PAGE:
The ongoing progress of sustainable investing is easier to understand if you demystify two enduring myths: that it’s only about idealism and that it detracts from financial performance.
Sustainable investing is rapidly gaining in popularity. More than EUR 23 000 billion is invested worldwide according to environmental, social and governance (ESG)1 criteria. That is over a quarter of the total value of global equity investments.
There is more behind the rise of the ESG investment approach than idealism. According to Sheila Ter Laag, ESG specialist at BNP Paribas Asset Management, the financial sector has caught on to what is at stake. “This is evident not only from the sizeable amount of money flowing into sustainable investing, but also from the trend towards collaboration. One example is the Network for Greening the Financial System, set up just over a year ago. The presidents of eight major central banks were involved in this initiative. Businessman and politician Michael Bloomberg is the chairman. These people are not doing this out of pure idealism, but also because the financial stakes are high.”
The consequences of climate change are serious, says Ter Laag. “The damage caused by large natural disasters has grown steadily in recent years. This leads to higher costs for insurers and companies operating in the affected areas. There is a growing awareness in the financial sector that if we don’t act fast to keep the world a pleasant place, the price to pay will be many times higher.”
Measures can trigger seismic shifts in other sectors. Energy companies may in the future have to make large write-downs on oil and gas reserves. Due to more stringent carbon emission regulations, fossil fuel extraction may no longer be commercially viable in the long term.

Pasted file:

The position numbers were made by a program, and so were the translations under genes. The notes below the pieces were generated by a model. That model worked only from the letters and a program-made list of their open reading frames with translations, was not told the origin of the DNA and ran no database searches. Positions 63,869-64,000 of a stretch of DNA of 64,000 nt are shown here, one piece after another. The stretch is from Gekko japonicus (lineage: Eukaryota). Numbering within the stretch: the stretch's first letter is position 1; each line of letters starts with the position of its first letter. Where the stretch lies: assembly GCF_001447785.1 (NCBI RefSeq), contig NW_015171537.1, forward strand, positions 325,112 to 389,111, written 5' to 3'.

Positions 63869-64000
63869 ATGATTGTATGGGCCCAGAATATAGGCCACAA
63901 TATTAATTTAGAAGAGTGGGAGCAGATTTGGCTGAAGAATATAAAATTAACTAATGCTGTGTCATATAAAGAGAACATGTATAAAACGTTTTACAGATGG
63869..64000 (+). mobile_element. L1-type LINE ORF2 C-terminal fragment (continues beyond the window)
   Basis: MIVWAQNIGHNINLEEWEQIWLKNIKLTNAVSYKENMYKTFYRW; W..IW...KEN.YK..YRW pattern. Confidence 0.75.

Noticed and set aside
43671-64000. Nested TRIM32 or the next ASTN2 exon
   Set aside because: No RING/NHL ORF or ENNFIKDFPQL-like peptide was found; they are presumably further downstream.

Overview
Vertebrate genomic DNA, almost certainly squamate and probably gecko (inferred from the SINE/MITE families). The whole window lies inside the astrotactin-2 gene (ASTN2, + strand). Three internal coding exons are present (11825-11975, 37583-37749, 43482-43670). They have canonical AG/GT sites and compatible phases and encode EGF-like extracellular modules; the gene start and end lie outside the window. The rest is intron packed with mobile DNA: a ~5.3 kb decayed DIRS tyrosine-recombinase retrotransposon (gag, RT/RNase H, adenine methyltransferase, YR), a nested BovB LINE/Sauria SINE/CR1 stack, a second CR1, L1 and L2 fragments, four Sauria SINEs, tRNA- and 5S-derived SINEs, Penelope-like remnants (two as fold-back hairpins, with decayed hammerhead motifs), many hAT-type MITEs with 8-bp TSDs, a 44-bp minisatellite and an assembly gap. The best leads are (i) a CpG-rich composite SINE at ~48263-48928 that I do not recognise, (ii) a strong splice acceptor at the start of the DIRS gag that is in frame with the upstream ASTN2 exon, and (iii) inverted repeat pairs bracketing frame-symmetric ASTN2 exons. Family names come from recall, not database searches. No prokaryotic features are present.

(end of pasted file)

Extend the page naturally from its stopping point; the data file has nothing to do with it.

With these big changes in mind, Ter Laag has little trouble defusing the second myth about sustainable investing. “You would think that the returns are lower than with traditional investing, but that is not the case. If you analyse how companies deal with environmental and social issues from a sustainability perspective, you discover risks that you wouldn’t see if you only looked at financial results. For instance, a company that uses energy and water much more efficiently than its competitors has a head-start when the prices of these commodities suddenly rise.”
Accordingly, BNP Paribas Asset Management is constantly searching for ways of making a difference with sustainable investing, both in financial terms for clients and in terms of the environment, society and governance.
1 Global Sustainable Investment Alliance, 2017
Investments in the aforementioned fund are subject to market fluctuation and risks inherent in investing in securities. The value of investments and the revenue they generate can increase or decrease and it is possible that investors will not recover their initial investment. Source: BNP Paribas Asset Management Holding.